Genre: Victorian Historical Fiction
Source: Passed on to me by Arleigh for review
“London, 1893. Elderly Mrs. Bentley is on her deathbed, and her son Robert has returned from France. But in the Bentleys’ well-appointed home, everyone has their secrets, including Robert’s beautiful and elusive wife, the orphan maid she hires from the country, and the mysterious young woman who arrives, claiming to be the bride of Robert’s drowned brother.
Robert is quickly developing a reputation in anthropometry, the nascent science of identifying criminals by body measurements. Yet soon he is caught up in the deceptions swirling around him, for no one under his roof is quite what they seem. When an intruder enters the house and ransacks the study, a chain of events is set in motion that threatens not only the genteel, comfortable life the Bentleys have managed to secure but also their very survival.
A fascinating portrayal of a vanished England as well as an unconventional mystery, The Dark Lantern exposes the grand “upstairs” of a Victorian home and the darker underbelly of its servants’ quarters. The clash between the classes makes for a suspenseful novel of mistaken identities, intriguing women, and dangerous deceptions.”
The Dark Lantern is a Victorian mystery, of sorts. Jane becomes a maid in the household of the Bentleys. Mrs. Bentley is a very sick old woman. Mr. and Mrs. Robert Bentley have recently moved into the house to help take care of his ailing mother. Hints are given that Mrs. Robert Bentley is not quite who she seems to be. There is also the mystery of Mr. Henry Bentley heading home from India and a mysterious new wife of his. Jane becomes the go-to girl for Mrs. Robert Bentley as a spy within the household. As all of the backgrounds of the Bentley’s begin to come to light and Jane is caught in the middle with nowhere to turn.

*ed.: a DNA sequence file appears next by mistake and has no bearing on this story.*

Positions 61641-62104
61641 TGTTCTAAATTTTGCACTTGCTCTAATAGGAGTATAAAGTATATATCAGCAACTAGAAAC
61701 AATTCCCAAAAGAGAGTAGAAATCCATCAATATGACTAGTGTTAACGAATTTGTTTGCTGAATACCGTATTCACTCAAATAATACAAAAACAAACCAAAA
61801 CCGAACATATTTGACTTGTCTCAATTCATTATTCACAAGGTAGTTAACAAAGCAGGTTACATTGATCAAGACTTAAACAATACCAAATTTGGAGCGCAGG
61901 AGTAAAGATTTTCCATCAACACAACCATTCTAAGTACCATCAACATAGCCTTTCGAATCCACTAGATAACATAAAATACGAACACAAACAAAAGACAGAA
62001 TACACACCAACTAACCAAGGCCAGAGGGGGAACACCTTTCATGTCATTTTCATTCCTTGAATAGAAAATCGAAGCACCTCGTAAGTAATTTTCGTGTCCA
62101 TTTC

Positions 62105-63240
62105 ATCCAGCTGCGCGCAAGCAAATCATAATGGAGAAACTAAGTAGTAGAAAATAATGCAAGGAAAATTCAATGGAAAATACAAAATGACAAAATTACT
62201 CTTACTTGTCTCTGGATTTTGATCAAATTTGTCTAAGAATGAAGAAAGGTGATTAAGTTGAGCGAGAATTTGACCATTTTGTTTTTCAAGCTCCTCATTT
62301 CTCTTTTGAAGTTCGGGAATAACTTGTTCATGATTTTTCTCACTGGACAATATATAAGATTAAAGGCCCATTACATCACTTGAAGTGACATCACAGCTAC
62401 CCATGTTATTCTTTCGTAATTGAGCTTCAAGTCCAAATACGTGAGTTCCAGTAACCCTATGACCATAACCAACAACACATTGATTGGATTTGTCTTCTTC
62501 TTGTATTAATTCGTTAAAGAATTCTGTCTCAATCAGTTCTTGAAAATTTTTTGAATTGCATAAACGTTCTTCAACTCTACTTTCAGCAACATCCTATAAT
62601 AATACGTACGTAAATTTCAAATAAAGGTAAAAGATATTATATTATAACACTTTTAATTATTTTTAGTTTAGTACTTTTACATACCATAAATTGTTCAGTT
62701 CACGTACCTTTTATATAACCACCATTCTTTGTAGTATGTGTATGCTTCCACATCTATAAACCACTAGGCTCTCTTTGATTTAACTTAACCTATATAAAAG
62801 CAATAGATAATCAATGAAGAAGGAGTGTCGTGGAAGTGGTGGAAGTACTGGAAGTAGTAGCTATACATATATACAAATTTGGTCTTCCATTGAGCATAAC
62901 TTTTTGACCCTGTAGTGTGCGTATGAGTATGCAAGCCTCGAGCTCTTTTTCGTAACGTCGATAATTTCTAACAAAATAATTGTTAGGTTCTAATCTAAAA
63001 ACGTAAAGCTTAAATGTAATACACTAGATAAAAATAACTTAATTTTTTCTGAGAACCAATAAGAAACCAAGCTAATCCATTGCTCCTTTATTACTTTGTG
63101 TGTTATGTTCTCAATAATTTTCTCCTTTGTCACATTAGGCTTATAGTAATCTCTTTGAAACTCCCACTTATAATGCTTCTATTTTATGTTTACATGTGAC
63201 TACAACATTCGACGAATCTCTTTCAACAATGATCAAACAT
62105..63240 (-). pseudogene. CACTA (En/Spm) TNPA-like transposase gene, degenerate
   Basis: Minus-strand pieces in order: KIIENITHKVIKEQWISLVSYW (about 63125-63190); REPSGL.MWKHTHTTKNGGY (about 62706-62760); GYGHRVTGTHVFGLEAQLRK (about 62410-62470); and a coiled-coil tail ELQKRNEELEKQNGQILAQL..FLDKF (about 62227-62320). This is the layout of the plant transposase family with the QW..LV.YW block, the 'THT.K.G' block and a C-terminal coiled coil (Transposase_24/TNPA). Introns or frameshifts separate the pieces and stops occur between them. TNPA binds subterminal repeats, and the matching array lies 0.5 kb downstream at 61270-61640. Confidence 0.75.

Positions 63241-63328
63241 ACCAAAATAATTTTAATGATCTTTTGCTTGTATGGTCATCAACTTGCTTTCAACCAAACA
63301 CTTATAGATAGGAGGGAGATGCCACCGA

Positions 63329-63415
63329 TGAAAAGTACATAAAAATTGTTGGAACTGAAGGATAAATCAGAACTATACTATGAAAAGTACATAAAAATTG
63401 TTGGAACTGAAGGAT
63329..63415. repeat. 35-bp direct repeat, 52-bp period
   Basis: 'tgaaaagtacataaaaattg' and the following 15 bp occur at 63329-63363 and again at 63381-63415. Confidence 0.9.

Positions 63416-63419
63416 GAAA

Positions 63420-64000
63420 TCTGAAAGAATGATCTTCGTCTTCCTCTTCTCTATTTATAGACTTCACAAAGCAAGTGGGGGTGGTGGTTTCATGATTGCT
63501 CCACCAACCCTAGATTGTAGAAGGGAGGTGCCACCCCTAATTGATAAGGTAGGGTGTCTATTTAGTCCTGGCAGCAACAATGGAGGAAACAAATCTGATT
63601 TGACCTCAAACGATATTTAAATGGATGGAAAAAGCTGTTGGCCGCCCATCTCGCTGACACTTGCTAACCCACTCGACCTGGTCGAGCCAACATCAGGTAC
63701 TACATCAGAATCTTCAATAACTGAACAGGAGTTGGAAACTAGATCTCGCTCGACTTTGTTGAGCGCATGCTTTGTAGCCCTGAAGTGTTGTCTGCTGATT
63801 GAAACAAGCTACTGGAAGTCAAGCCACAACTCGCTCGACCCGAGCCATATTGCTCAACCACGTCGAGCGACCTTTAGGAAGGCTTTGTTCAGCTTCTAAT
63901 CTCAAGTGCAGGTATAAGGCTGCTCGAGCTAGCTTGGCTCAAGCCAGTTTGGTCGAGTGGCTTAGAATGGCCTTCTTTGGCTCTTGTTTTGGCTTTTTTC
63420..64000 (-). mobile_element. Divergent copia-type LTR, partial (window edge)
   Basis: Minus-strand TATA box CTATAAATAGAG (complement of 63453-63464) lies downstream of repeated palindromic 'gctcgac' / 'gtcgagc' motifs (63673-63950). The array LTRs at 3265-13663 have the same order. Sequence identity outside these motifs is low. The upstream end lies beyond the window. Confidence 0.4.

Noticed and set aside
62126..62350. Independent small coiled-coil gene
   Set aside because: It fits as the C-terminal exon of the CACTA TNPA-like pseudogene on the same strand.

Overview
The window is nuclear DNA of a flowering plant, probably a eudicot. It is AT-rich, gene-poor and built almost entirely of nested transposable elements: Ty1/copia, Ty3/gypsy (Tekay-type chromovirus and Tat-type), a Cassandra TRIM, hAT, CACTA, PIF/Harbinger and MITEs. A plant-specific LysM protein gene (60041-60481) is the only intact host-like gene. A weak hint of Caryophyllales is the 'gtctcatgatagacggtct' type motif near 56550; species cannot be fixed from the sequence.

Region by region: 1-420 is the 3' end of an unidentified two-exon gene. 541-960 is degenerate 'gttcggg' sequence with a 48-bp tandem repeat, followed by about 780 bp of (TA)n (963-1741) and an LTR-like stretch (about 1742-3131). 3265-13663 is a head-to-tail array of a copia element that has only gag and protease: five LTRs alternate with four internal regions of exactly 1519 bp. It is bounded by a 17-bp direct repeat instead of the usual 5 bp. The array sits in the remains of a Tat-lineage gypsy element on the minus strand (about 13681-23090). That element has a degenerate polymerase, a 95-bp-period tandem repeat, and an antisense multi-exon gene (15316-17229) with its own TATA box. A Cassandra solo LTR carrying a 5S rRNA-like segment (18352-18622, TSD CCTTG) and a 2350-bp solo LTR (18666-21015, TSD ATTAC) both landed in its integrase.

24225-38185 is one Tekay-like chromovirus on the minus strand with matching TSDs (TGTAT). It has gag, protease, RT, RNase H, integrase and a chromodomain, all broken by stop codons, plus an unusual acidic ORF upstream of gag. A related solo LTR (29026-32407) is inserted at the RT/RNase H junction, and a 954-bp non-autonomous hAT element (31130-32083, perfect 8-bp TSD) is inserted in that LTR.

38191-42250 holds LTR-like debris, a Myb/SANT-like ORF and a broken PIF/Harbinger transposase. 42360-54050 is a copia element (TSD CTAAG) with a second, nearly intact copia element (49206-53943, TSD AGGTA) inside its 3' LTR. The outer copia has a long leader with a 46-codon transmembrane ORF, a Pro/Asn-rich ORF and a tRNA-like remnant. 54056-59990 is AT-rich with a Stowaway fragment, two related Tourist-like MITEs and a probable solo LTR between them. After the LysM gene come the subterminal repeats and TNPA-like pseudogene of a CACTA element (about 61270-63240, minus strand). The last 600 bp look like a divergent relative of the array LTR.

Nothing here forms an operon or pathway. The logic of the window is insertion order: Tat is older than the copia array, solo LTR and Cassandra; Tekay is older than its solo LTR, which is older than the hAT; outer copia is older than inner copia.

If the above summary sounds a little confusing – that was how I felt reading it. The story failed to grab my attention from the word go. All of the family members have something to hide, and there really wasn’t a lot of solid character development. I found that at about ¾ of the way through the book, I still didn’t remember the names of the characters. The last 50 pages or so picked up the pace drastically. Everything started coming together but it felt rushed. The outcome was interesting but not having made any solid connections with any of the characters, I found I didn’t care much what happened to them. I think that this could have been a much more enjoyable read overall if some additional character development occurred throughout the book. I also would hope for a few more events to occur.
Author Gerri Brightwell has also written Cold Country.
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